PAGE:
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March 23, 1990.


The opinion of the court was delivered by

This case concerns "jurisdiction." We address the issue by inquiring: Does a K.S.A. 1989 Supp. 60-2102(a)(4) "final decision" on the merits require resolution of a request or motion for attorney fees before filing a timely notice of appeal pursuant to K.S.A. 1989 Supp. 60-2102 and K.S.A. 1989 Supp. 60-2103?

[246 Kan. 372]

      We conclude that, by answering "no" to this question, the appellate courts> have jurisdiction to hear this appeal. Therefore, we reverse the decision of the Court of Appeals.


  State Farm Mutual Automobile Insurance Company (State Farm) appealed from a jury verdict finding that it had wrongfully denied insurance coverage to Brian Owen, who had been involved in an automobile accident with Billy Snodgrass. Snodgrass and his insurer, Automobile Insurance Company of Hartford, Connecticut, (Hartford) brought this action as assignees and garnishers of Owen. The trial court entered judgment in favor of Snodgrass and Hartford and against State Farm in the amount of the $300,000 (the judgment originally obtained by Snodgrass against Owen). Interest was added resulting in a total judgment of $574,762.30 plus costs. A journal entry of judgment was filed on April 18, 1988.

  State Farm filed a notice of appeal on April 28, 1988, stating that it appealed "from the journal entry and order of the court entered April 18, 1988, to the Court of Appeals of the State of Kansas." Snodgrass and Hartford filed a notice of cross-appeal on May 17, 1988, regarding "the trial court's final judgment entered on the jury's verdict to the extent the trial court refused to give plaintiffs' requested jury instructions." Snodgrass and Hartford alleged in their petition that they were entitled to recover reasonable attorney fees "to be taxed as costs pursuant to K.S.A. 40-256." They moved the trial court "to tax attorney fees pursuant to K.S.A. 40-256." The trial court, on May 2, 1988, awarded attorney fees pursuant to K.S.A. 40-256 in the amount of $144,000. There was no appeal from the order of attorney fees.

  The Court of Appeals issued an order to show cause why this appeal should not be dismissed for lack of jurisdiction because the notice of appeal was filed prior to the decision and entry of judgment on attorney fees. The parties responded with briefs and argument. In an unpublished opinion filed June 2, 1989, the Court of Appeals found it had no jurisdiction and dismissed the appeal without reaching the merits of the numerous issues raised by the appeal and cross-appeal. The Court of Appeals reasoned that, because the amount of attorney fees to be awarded had not yet been determined when the notice of appeal was filed, there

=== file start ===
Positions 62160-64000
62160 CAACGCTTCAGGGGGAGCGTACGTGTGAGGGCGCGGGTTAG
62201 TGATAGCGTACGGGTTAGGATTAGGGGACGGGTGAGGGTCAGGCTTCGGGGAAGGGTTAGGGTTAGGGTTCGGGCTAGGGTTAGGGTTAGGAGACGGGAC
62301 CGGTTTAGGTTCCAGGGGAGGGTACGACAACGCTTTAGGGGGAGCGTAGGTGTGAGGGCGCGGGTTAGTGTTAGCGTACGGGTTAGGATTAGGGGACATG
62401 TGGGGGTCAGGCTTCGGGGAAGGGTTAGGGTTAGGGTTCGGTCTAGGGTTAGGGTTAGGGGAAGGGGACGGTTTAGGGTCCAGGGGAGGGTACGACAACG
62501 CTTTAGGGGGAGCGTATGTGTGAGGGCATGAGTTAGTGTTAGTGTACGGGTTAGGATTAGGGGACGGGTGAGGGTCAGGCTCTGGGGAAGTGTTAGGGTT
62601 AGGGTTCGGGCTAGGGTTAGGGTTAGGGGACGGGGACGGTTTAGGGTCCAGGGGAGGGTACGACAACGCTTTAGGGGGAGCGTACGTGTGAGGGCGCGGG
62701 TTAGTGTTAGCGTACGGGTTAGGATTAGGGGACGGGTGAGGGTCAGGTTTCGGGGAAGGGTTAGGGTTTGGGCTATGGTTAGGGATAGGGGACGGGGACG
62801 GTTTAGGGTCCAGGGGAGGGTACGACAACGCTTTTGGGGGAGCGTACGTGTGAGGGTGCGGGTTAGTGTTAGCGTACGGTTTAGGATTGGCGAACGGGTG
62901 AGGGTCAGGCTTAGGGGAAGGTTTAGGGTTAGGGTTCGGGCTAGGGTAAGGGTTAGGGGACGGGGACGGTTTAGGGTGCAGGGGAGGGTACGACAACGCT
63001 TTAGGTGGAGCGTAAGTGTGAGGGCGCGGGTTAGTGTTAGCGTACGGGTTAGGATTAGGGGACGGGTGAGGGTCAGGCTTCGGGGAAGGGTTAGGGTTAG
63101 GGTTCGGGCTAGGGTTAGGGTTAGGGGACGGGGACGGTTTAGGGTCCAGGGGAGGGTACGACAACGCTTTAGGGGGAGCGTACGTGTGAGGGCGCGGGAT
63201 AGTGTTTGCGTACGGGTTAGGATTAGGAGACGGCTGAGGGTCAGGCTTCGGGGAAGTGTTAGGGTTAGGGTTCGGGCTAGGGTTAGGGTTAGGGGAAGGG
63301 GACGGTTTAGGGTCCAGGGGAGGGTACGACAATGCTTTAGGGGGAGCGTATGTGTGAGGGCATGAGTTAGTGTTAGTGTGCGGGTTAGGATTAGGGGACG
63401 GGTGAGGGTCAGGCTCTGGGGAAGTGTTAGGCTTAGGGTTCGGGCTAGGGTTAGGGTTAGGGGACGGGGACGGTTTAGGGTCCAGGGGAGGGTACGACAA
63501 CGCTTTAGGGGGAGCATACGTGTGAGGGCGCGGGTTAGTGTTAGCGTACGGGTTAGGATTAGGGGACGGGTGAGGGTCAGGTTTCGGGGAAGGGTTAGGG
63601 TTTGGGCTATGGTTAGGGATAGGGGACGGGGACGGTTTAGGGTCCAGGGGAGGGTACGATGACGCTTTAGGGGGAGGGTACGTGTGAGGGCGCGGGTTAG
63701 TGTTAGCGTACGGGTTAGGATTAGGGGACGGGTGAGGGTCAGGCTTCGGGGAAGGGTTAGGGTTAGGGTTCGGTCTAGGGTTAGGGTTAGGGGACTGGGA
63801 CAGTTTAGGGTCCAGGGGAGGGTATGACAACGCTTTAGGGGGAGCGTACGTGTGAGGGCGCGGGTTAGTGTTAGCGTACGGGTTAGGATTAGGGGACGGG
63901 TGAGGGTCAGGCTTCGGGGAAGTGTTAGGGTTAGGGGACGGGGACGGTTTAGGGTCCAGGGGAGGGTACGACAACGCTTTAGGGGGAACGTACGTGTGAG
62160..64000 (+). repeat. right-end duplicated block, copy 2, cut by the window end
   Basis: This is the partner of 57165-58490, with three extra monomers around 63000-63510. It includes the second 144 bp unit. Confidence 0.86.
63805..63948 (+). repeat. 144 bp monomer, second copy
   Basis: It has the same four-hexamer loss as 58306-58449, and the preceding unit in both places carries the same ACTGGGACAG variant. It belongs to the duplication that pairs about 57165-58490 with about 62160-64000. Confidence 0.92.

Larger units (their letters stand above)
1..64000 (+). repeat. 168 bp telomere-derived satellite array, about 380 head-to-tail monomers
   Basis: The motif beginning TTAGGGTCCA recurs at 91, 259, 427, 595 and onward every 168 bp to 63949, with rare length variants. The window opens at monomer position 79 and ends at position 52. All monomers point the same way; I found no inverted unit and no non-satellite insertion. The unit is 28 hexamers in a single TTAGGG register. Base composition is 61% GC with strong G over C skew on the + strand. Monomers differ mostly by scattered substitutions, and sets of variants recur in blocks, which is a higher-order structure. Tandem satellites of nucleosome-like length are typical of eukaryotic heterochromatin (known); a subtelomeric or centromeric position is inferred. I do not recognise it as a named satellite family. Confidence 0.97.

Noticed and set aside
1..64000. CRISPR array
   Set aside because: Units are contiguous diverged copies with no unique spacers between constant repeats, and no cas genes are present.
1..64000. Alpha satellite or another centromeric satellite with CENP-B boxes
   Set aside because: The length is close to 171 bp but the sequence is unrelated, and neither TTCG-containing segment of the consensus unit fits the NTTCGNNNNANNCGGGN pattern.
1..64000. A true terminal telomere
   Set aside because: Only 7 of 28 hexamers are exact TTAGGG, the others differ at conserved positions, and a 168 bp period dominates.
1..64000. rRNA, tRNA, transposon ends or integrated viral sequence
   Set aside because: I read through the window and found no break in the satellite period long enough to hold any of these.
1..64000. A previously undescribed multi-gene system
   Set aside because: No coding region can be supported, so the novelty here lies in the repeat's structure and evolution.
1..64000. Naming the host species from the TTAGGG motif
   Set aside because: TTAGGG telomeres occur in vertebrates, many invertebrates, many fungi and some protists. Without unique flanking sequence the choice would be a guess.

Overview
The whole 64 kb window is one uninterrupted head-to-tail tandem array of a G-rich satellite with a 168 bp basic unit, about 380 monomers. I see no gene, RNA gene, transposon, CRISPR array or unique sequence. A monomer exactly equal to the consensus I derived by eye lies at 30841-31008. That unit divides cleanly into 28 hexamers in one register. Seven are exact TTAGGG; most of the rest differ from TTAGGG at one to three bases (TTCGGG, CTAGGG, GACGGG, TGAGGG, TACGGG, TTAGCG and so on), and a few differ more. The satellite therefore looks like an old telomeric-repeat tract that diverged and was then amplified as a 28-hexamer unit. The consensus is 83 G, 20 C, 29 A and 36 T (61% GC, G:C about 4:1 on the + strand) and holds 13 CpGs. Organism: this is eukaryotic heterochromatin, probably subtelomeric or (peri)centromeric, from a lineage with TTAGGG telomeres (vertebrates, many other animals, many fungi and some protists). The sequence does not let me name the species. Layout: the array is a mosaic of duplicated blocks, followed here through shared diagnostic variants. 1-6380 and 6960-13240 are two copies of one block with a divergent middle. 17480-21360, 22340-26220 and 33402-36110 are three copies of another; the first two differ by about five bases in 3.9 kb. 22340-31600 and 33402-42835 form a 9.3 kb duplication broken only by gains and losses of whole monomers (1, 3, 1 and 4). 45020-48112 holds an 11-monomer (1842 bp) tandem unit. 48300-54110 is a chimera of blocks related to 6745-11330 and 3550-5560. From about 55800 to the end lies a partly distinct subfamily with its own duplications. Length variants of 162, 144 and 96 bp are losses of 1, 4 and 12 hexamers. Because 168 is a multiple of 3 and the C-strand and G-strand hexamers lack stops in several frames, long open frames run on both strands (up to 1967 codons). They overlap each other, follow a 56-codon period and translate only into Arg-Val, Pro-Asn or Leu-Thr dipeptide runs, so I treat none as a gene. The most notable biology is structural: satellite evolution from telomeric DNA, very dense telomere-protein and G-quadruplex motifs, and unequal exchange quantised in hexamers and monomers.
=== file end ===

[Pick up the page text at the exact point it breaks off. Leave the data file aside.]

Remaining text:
[246 Kan. 373]

      was no final appealable judgment and, consequently, no jurisdiction. We granted State Farm's petition for review. The judgment of the Court of Appeals is reversed. We remand to the Court of Appeals with directions to reinstate both the appeal and cross-appeal.


  The Court of Appeals concluded that State Farm did not file a timely notice of appeal because none was filed after the ruling on the motion for attorney fees. Although neither party raised the issue, the Court of Appeals had a duty to consider jurisdiction on its own motion and, if the record disclosed a lack of jurisdiction, to dismiss the appeal. McArthur v. Glass King Mfg., Inc., 11 Kan. App. 2d 35, 36, 711 P.2d 774 (1986).

  The manner in which the jurisdiction of the Court of Appeals is invoked is set out at K.S.A. 1989 Supp. 60-2102, which provides in part:
"Invoking jurisdiction of court of appeals. (a) As of right. Except for any order or final decision of a district magistrate judge, the appellate jurisdiction of the court of appeals may be invoked by appeal as a matter of right from:
. . . .
"(4) A final decision in any action, except in an action where a direct appeal to the supreme court is required by law. In any appeal or cross appeal from a final decision, any act or ruling from the beginning of the proceedings shall be reviewable.
"(b) Other appeals. When a district judge, in making in a civil action an order not otherwise appealable under this section, is of the opinion that such order involves a controlling question of law as to which there is substantial ground for difference of opinion and that an immediate appeal from the order may materially advance the ultimate termination of the litigation, the judge shall so state in writing in such order." (Emphasis added.)
  In discussing K.S.A. 1989 Supp. 60-2102(a)(4), Judge Spencer A. Gard in his text on civil procedure noted that the term "final decision" is not defined but "is really self-defining. Obviously it is an order which definitely terminates a right or liability involved in the action, or which grants or refuses a remedy as a terminal act in the case." Comments, 2 Gard's Kansas C. Civ. Proc.2d Annot. § 60-2102 (1979).

  In resolving the issue of jurisdiction, we are called upon to determine whether a K.S.A. 40-256 motion or request for attorney fees alleged in the petition ...

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